Context: RBI’s monetary easing tools are turning blunt even as the government relies on lending for an economic revival. Perhaps RBI could fight credit-risk aversion by buying corporate bonds.
- To ease credit in the economy: We have by now got accustomed to the Reserve Bank of India (RBI) declaring interest rate cuts in unscheduled instalments of monetary policy.
- Repo rate was reduced to 4% last week, the lowest in about two decades.However, not all of this easing translates into cheaper or easier loans for borrowers.
- RBI has slashed its reverse repo rate drastically too.
- Ever since the covid crisis struck, our central bank has adopted a flurry of unconventional measures as well, mostly meant to put large tranches of money at the disposal of the banking system for disbursal or deployment.
Rationale behind such move:
- Rising default risk, given the current recession, plays a major role in money being less easily available.
- Burden on Banks: Rising NPAs is another reason for banks to worry.
- Slowdown: business demand for credit is held back by economic uncertainty.This is evident in the record sums that lenders have been lending RBI overnight via its reverse repo window.
- RBI has slashed its reverse repo: to dissuade the inflow coming through reverse repo rate but has no remarkable impact.
- Big restraint on credit is not the cost of funds, but the fear that any debt advanced or taken would not be able to justify itself.
- A small business may not expect a return on investment higher than the interest rate on offer, for example, while a household may not see earnings rise to lighten the burden.
- Most companies seem to have dealt with the crisis by cutting costs, not adding on debt.
- In a nutshell a lack of market demand, revenue losses and doubts about servicing loans have joined forces to push money into safety vaults at a time it needs to get out there and move around.
What should be done?
- A burst of government spending is the need of the hour.
- RBI needs to take a relatively radical approach: It could take this risk upon itself by buying corporate bonds.
- If RBI cannot directly subscribe to debt issuances by India Inc. or snap up its debentures in the secondary market—since its choices would draw scrutiny—it could still ease the flow of credit to companies by opening a repo-like window for the purchase of well-rated corporate bonds from banks, which are reported to be investing heavily in these.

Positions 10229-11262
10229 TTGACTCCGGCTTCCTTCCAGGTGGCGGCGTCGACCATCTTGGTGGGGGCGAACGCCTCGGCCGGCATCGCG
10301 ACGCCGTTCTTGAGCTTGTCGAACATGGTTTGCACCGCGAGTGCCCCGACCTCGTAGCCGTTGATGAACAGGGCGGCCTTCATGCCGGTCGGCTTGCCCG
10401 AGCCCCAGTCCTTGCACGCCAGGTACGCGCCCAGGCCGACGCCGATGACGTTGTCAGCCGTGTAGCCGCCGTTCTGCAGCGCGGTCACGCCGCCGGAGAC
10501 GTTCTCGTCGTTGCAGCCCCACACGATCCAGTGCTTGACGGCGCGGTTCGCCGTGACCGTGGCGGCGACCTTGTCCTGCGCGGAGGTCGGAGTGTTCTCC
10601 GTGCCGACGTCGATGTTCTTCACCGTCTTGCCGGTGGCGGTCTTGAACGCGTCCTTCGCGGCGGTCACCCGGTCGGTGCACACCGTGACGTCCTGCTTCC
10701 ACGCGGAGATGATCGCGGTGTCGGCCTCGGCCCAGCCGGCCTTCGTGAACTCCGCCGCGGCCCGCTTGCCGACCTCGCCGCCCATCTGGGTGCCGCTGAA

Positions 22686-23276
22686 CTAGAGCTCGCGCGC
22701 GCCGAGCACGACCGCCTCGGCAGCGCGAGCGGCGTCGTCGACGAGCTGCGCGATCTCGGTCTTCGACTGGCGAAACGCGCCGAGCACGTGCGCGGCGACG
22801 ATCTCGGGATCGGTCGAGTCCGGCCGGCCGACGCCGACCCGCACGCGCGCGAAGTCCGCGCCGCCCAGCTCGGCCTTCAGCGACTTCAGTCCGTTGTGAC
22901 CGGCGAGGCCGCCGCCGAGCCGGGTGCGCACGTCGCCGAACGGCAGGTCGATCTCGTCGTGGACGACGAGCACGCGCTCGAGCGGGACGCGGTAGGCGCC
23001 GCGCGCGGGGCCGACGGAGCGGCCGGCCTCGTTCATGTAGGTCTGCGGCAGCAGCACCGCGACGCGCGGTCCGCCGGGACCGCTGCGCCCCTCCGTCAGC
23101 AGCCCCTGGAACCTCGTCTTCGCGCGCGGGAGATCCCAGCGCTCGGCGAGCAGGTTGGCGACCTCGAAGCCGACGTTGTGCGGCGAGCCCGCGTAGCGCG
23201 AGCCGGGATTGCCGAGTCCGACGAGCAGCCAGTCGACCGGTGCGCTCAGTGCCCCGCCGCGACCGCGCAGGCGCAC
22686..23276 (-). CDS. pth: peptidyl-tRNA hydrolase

- It is the rate at which the central bank of a country lends money to commercial banks in the event of any shortfall of funds (Reserve Bank of India, in case of India).
- It is used by monetary authorities to control inflation.
- In the event of inflation, central banks increase the repo rate as this acts as a disincentive for banks to borrow from the central bank. This ultimately reduces the money supply in the economy and thus helps in arresting inflation.
- The central bank takes the contrary position in the event of a fall in inflationary pressures.
- Ideally, a low repo rate should translate into low-cost loans for the general masses. When the RBI slashes its repo rate, it expects the banks to lower their interest rates charged on loans.
Reverse Repo Rate
- Reverse repo rate is the rate at which the central bank of a country (Reserve Bank of India in case of India) borrows money from commercial banks within the country.
- It is a monetary policy instrument which can be used to control the money supply in the country
CRR- Cash Reserve Ratio
- Banks are required to hold a certain proportion of their deposits in the form of cash. This minimum ratio (that is the part of the total deposits to be held as cash) is stipulated by the RBI and is known as the CRR.
- It means that banks do not have access to that much amount for any economic activity or commercial activity.
- Banks can’t lend the money to corporates or individual borrowers, banks can’t use that money for investment purposes. CRR remains in the current account and banks don’t earn anything on that.
- A corporate bond is a type of debt security that is issued by a firm and sold to investors. The company gets the capital it needs and in return the investor is paid a pre-established number of interest payments at either a fixed or variable interest rate.
- When the bond expires, or "reaches maturity," the payments cease and the original investment is returned.
- The highest quality (and safest, lower yielding) bonds are commonly referred to as "Triple-A" bonds, while the least creditworthy are termed "junk".
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